Several recent decisions by the Administrative Appeals Tribunal
(AAT) have highlighted the common misconception that Australian
citizens living and working overseas are not required to pay
Australian tax on their income.
This misconception is a serious risk for taxpayers living and
working in low tax jurisdictions, where the differences between the
local income tax rates and Australian personal income tax rates are
Taxpayers and advisors need to be particularly careful as
Australian Tax Office (ATO) audit activity has recently increased
in this area. In addition to the underpaid tax, taxpayers may have
to pay interest and penalties.
The AAT confirmed that income received by Mr Boer from his
employment in Oman was properly included in his Australian tax
assessment for the 2009 income year.
Mr Boer, an Australian citizen, began working with a company in
Oman in November 2008. As part of his work arrangement, he was
required to work a 35 days on and 35 days off rotation. At the end
of each rotation, Mr Boer departed from Oman and, on several
occasions, returned to Australia to visit family and friends. While
he was working in Oman, he lived in a single room apartment with an
ensuite, bed, lounge area and a mini kitchen. However, he did not
have exclusive possession of his accommodation as he shared it with
another employee who worked a complementary roster.
The AAT held that Mr Boer was a resident of Australia for tax
purposes because he had failed to establish a permanent place of
abode outside of Australia.
Similarly in this case, the AAT ruled that income received by Mr
Sully from his employment as a marine engineer in Dubai was
correctly included in his Australian tax assessment for the 2009
Mr Sully, an Australian citizen, took up a position with a
company in Dubai in April 2008. His employer provided him with
accommodation where he shared a two bedroom apartment with another
employee of the same company. Later, he was posted to work in New
Orleans where he lived in an apartment. Mr Sully maintained family
ties in Australia and owned a house in Cairns during the relevant
The AAT held that Mr Sully did not satisfy the 'ordinary
meaning of the word resides' test as he only maintained
residual connections with Australia. However, the AAT was not
convinced that he had established a permanent place of abode in
another country. Mr Sully was found to be a 'citizen of the
world' who was prepared to go wherever his work took him. As
such, because his domicile of origin was Australia, he was
considered to be a resident for tax purposes.
In this case the AAT held that Mr Sneddon was an Australian tax
resident and the income he obtained from his employment in Qatar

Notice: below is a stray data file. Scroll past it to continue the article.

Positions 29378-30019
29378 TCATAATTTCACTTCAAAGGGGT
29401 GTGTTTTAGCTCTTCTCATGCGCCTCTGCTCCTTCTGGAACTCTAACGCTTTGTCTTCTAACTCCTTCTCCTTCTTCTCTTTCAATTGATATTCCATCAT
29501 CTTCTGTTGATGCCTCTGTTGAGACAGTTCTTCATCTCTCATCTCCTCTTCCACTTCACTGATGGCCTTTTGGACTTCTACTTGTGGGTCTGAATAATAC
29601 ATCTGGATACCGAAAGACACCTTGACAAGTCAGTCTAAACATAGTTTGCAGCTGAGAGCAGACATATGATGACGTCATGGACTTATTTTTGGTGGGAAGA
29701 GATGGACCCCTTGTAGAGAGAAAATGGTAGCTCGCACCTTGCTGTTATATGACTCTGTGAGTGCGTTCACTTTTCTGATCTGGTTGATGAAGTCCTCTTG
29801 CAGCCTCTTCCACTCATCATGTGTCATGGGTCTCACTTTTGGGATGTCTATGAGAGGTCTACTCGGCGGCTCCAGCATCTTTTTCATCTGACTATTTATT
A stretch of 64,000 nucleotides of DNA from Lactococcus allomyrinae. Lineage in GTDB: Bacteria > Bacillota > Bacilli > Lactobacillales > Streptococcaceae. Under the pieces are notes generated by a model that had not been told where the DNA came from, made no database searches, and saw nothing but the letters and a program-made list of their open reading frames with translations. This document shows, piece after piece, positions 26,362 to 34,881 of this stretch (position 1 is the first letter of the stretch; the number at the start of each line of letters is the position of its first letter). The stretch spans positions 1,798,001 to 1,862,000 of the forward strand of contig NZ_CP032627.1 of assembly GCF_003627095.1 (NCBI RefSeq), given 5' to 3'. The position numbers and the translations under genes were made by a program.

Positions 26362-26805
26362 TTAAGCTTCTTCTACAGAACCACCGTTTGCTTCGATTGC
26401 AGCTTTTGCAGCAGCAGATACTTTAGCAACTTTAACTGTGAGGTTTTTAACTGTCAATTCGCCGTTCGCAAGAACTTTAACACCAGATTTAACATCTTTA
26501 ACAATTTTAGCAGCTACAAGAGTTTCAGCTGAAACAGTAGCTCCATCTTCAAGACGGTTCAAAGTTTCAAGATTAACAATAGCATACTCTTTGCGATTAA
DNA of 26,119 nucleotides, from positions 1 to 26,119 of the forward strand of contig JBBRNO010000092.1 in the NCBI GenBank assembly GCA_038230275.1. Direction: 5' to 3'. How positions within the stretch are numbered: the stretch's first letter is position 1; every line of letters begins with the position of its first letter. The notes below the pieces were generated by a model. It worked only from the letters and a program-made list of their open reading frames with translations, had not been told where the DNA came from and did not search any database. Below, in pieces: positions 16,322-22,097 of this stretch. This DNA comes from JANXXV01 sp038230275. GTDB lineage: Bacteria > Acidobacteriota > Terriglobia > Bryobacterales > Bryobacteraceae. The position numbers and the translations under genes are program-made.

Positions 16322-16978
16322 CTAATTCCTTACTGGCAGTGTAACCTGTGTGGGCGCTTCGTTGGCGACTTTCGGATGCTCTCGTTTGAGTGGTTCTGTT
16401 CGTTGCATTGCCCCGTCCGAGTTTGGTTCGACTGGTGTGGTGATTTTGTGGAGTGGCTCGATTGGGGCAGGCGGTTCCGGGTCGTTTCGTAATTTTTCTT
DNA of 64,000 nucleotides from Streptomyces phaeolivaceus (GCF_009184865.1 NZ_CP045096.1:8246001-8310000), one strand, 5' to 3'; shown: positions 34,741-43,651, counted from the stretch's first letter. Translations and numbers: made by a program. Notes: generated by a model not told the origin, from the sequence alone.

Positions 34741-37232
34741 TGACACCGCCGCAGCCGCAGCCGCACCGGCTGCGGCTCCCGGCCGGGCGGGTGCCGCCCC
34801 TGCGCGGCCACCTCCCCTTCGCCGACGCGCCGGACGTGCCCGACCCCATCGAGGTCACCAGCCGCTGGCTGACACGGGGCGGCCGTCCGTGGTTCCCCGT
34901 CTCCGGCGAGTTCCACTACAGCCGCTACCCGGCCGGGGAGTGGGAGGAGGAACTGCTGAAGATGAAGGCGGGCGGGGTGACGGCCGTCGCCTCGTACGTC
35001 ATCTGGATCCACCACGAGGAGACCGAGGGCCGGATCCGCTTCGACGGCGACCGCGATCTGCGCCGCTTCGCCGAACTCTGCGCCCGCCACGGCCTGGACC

for the 2009 income year was properly included in his Australian
Mr Sneddon started working with a company in Qatar in April
2008. While in Qatar, he lived alone in a fully furnished apartment
provided by his employer.
After considering eight relevant factors, the AAT concluded that
Mr Sneddon was a resident of Australia under the ordinary meaning
of the word 'resides'. He maintained a 'continuity of
association' with Australia despite his physical absence from
Australia for a majority of the income year.
The AAT also noted in passing that Mr Sneddon did not satisfy
the second test as he did not establish 'a permanent place of
abode' in Qatar.
What it means for you and your clients
The ATO has a thorough audit program targeted at Australian
citizens who live and work overseas (particularly in low tax
jurisdictions). In our experience, there are two types of risk.
In the first category are Australian citizens living and
working overseas but continuing to be tax residents of Australia
(often under the extended definition of 'resident'). The
risk for these taxpayers is they fail to declare foreign source
income in their Australian tax returns, and the ATO raises
assessments for underpaid tax, interest and penalties.
The second category relates to Australians who are genuinely
non-residents, but get caught up in ATO audits because they failed
to take appropriate administrative steps (such as notifying
government agencies and correctly completing immigration cards) to
show they permanently left Australia and became non-residents.
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The content of this article is intended to provide a general
guide to the subject matter. Specialist advice should be sought
about your specific circumstances.
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The income tax treatment of any property lease incentive will vary, depending on the nature of the inducement provided.
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